As presents, I received a mouth organ, stockings and mittens. I wanted skis but didn't get them. After we had opened our presents we all sat at the table for our meal. Then dessert was served - rice pudding with prune cream and whipped cream. I continued to defy my mother. I said I would not eat. My mother said, "go without," and she gave my share to my younger brothers. I had a problem sleeping that night. All I could think about was rice pudding, prune cream and whipped cream. That was my favorite. Never again did I defy my mother.

The village had arranged with Haldin & Rose to bus us to the Christmas church service. Our neighbor, who was the bus driver, had the bus in a garage on the other side of the road. We children looked forward to this excursion. It was bitter cold when we gathered there early in the morning for the trip to the church. The driver had opened the garage door, hopped into the bus and began to start the motor. It was sluggish and after many attempts the battery ran down. It was necessary for the farmers to crank the motor. They took turns with the crank. For us children it was a great disappointment that the trip didn't happen. I was an adult when I later had a chance to attend the Christmas service in the beautiful Terjärv church. I remember that the night of the excursion to the church was bitterly cold with a full moon. In the still and silent night one could hear people's voices from far away. The snow creaked when we walked on it. Just as we were ready to go to bed that evening, there was a knock on the door.

Itinerant Peddler

In stepped "Skropälgubbe", an itinerant peddler. As long as I can remember, until I emigrated, this peddler had pushed his bicycle from farm to farm through the village and peddled his merchandise. I don't think anyone knew what his name was. The name we called him - "Skropälgubbe" - probably came from his neglectful appearance. He was red-faced and his skin shed flakes from his frost-bitten cheeks. On the luggage carrier on his bicycle he usually had a little suitcase that was stuffed with all his earthly belongings. On top of his suitcase was a carton that held the wares he sold. When he came into our house he humbly sat down on a stool near the door and took his wares out of the carton and set them on the floor. There was not much to choose from. It consisted of what mothers had a use for: buttons, needles, thread, etc. My mother always bought something from him.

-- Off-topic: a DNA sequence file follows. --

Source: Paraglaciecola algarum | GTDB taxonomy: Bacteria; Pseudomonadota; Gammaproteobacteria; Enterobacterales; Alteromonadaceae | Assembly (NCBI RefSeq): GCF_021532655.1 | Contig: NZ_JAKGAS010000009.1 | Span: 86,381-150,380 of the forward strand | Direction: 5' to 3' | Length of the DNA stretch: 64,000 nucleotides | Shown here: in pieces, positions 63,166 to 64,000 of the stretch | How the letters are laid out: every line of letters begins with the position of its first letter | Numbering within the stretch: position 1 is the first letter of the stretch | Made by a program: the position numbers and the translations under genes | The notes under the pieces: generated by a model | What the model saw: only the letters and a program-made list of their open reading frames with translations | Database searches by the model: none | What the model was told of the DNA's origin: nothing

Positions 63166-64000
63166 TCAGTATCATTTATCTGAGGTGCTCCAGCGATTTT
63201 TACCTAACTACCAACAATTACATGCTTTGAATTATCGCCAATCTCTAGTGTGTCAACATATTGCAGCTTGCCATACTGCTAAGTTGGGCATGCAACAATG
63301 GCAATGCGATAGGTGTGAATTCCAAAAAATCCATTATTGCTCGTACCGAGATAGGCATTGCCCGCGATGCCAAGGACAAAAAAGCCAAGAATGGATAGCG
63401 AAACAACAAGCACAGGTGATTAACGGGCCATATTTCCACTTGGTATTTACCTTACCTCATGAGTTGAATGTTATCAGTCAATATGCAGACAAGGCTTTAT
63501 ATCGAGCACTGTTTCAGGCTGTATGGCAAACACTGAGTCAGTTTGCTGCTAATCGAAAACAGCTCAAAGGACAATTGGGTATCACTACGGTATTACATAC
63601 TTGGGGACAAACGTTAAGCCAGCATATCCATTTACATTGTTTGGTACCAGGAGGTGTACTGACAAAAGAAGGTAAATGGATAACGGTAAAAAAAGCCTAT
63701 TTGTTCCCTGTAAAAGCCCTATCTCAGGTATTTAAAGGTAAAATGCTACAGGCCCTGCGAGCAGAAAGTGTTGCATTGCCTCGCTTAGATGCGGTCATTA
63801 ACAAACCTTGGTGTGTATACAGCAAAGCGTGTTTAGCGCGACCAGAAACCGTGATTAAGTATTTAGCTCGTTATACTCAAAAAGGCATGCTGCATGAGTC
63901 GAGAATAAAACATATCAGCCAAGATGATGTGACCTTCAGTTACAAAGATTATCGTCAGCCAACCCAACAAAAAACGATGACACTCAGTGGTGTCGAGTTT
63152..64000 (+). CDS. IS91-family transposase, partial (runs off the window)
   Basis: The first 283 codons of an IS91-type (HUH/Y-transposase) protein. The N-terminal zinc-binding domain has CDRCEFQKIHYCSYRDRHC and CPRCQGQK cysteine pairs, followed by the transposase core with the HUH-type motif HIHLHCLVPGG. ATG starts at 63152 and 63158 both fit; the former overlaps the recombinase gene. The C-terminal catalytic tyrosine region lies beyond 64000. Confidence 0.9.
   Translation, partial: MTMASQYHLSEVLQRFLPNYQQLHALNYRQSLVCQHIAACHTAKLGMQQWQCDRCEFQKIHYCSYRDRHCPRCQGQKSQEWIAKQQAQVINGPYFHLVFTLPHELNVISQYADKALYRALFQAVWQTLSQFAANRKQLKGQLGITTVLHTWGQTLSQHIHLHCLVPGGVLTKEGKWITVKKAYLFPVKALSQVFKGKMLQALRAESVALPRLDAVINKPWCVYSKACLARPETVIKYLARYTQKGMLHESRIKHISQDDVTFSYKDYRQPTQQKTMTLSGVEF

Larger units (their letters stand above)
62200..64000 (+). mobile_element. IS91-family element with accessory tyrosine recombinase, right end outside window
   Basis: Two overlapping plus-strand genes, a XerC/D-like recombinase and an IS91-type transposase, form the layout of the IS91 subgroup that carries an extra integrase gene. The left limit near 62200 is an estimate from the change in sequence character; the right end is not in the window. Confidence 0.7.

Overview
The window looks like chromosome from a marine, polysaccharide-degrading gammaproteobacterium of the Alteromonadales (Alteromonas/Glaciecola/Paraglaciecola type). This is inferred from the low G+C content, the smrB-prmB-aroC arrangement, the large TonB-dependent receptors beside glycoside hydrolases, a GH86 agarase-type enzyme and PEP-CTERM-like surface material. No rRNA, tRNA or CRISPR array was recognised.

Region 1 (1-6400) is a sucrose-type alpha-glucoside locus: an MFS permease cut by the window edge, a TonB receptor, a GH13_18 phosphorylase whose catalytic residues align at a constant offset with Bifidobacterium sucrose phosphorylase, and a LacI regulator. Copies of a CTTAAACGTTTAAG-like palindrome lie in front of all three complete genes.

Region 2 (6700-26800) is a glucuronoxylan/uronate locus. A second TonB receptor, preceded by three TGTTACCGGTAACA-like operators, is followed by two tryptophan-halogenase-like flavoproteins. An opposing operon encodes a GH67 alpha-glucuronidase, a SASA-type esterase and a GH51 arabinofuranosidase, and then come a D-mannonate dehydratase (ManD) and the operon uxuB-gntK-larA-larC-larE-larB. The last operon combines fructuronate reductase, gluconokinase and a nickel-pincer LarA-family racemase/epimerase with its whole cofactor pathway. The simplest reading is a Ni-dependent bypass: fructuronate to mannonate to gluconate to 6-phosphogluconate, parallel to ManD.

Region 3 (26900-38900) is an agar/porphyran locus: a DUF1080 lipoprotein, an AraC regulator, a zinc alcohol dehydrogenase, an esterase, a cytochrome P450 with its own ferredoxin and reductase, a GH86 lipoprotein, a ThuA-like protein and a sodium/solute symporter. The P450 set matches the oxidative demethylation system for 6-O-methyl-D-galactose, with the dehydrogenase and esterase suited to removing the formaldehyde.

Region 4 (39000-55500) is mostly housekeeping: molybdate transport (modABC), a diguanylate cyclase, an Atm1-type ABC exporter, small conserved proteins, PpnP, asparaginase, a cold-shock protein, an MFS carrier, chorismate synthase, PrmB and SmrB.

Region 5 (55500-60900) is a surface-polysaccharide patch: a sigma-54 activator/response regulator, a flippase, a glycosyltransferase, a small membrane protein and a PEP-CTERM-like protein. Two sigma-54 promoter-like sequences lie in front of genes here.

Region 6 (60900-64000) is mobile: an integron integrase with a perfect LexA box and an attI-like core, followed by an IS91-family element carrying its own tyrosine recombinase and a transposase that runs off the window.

Now he stood there by the door that cold winter evening with his head bent, cap in his hand and looking at the floor as he humbly asked if he could stay overnight. Although our farm house was large, we only used three rooms in the winter: the main room and two other rooms. It was difficult for my mother to keep the rooms warm. I slept on a wooden sofa in my own bedroom which was in the main room. All the others slept in the two other rooms. My mother looked at the peddler as he stood by the door. Good-hearted she was and she had compassion for him. She lifted the lid on the wooden sofa and dragged off my mattress. Then she spread out the straw mattress and made the bed for the peddler and me. When the fire had died down and mother had closed the damper, it was time to cover us with extra bedding.